Google is betting on simplicity, cross-platform functionality and privacy concerns to attract smartphone uses to its Duo video-calling app.
“You shouldn’t have to worry about whether your call will connect, or if your friend is using the same type of device as you are,” Google said in a statement.
Duo is widely seen as part of Google’s business strategy to make apps compatible with a broad set of devices, providing iOS and Mac users alternatives to Apple apps.
Google hopes to attract users through a simple and easy to use interface for Duo which enables calls to anyone on a user’s phone contact list without needing a separate account.
Analysts said Google’s previous video calling and messaging app Hangouts had limited adoption because it required both users to have a Google account.
The switch to using phone numbers rather than a Google account or Gmail address brings Duo in line with Facebook’s Messenger and WhatsApp, Skype and FaceTime, making it easier to video call friends, family and other people already stored on mobile phone contact lists.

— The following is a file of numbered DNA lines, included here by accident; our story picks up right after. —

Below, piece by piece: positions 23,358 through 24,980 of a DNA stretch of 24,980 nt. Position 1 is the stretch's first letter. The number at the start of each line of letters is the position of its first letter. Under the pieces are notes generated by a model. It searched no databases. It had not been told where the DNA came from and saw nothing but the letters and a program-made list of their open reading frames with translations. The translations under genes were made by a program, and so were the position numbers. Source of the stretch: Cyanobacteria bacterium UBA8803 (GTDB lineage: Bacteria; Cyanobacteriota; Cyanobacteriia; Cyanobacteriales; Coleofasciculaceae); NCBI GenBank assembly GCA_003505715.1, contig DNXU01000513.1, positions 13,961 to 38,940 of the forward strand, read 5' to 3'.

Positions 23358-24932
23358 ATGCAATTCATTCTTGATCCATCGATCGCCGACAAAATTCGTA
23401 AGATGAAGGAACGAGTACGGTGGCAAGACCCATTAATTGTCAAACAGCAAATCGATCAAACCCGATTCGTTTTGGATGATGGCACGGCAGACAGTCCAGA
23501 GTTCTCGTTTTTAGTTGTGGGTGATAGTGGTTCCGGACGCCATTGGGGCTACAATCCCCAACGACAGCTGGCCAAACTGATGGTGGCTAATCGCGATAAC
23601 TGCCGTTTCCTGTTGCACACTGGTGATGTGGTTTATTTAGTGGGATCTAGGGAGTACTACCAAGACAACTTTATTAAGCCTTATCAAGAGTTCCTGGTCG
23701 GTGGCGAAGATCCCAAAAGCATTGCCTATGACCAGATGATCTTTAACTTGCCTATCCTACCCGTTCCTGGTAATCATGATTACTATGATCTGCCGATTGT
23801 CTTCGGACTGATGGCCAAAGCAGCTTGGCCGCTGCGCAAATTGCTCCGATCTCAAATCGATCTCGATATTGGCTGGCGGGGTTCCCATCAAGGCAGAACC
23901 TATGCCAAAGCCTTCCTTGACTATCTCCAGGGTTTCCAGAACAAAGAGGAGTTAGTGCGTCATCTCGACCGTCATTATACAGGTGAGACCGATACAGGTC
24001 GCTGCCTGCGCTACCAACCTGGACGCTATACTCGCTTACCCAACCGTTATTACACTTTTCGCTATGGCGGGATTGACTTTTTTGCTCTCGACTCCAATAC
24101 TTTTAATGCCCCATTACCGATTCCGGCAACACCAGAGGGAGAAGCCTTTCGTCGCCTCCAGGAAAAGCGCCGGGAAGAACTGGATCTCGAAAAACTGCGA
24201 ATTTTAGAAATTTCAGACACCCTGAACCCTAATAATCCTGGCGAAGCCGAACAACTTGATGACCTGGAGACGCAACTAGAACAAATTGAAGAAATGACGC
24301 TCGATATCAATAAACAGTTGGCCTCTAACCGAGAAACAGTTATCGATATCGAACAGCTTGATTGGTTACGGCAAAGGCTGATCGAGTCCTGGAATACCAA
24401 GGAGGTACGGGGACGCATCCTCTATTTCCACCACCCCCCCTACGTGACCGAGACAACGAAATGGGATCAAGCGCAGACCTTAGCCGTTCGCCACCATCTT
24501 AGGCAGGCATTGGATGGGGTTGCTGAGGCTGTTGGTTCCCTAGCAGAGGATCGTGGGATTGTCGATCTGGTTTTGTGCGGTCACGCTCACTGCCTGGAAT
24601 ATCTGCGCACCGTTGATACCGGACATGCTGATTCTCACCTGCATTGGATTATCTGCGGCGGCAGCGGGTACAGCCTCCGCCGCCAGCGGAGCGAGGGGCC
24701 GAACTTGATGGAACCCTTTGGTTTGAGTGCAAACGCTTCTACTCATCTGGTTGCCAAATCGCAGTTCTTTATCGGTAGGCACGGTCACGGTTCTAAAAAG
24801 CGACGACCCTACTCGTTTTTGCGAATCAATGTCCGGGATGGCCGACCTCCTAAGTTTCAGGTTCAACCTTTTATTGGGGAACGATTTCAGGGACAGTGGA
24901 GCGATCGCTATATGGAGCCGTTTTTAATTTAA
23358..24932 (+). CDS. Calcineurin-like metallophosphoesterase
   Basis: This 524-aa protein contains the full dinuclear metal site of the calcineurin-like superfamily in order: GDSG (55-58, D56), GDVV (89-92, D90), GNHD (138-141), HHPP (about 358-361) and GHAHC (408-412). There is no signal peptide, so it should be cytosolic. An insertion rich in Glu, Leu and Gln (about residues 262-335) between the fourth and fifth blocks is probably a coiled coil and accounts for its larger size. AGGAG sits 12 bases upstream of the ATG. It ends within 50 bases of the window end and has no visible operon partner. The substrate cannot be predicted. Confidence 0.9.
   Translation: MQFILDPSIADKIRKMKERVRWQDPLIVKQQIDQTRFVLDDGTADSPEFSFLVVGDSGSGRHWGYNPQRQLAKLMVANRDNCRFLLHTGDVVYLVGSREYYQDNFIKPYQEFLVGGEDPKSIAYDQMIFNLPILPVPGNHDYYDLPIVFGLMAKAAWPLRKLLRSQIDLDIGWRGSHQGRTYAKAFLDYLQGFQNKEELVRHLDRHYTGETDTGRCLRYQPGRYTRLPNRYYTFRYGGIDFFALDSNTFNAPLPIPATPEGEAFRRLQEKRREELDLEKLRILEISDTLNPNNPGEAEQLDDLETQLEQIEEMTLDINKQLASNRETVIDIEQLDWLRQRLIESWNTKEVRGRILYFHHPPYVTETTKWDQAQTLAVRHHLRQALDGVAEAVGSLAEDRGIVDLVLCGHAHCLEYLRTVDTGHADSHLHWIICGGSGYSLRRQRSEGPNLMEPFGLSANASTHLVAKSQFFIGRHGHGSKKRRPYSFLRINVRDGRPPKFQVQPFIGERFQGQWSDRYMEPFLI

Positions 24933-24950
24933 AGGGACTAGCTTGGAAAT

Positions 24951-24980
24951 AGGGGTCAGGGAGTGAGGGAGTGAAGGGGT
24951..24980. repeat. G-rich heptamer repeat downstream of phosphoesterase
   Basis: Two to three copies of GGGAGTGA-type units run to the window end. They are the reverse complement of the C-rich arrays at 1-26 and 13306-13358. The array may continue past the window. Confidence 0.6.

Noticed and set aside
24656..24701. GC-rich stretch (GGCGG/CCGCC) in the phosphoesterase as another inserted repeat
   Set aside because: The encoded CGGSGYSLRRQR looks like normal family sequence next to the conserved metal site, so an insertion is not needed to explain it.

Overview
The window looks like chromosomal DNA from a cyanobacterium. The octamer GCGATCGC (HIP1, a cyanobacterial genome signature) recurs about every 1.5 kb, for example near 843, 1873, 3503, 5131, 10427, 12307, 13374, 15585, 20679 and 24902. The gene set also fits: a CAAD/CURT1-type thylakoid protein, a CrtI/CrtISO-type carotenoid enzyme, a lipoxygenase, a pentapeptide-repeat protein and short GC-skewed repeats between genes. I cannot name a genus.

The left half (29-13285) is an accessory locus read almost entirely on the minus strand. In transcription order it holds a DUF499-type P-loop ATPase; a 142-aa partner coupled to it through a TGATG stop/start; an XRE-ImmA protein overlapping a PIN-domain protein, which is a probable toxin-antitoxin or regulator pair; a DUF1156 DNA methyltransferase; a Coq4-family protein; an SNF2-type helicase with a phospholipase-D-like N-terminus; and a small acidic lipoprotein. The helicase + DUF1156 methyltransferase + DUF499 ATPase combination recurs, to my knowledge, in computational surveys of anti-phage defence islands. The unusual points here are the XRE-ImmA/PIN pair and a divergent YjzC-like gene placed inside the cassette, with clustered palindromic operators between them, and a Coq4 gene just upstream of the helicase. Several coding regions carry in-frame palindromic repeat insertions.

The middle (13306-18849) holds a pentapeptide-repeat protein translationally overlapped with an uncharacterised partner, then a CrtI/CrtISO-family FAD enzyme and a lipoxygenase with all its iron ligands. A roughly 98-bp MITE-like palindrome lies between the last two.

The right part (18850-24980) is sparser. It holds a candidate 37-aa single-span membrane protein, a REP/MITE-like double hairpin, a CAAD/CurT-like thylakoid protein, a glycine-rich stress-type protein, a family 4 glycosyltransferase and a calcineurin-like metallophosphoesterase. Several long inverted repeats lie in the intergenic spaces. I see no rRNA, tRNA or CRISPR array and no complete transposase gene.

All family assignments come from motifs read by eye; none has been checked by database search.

Google also claims to have built Duo to be fast and reliable even on slow networks by adjusting picture resolution automatically to ensure connections are maintained.
Due is also designed to switch between Wi-Fi and cellular data automatically without dropping calls.
“To make calls feel more like an invitation rather than an interruption, we created a feature in Duo called Knock Knock which lets you see live video of your caller before you answer, giving you a sense of what they’re up to and why they want to chat,” Google said in a blog post.
Google is also hoping to win competitive advantage by emphasising the Duo has been built with attention to privacy and security, with Duo calls being encrypted end-to-end.
Duo is aimed at the consumer market, which means it will not replace Hangouts, which will continue to be developed for enterprise users and become more integrated with Google Apps.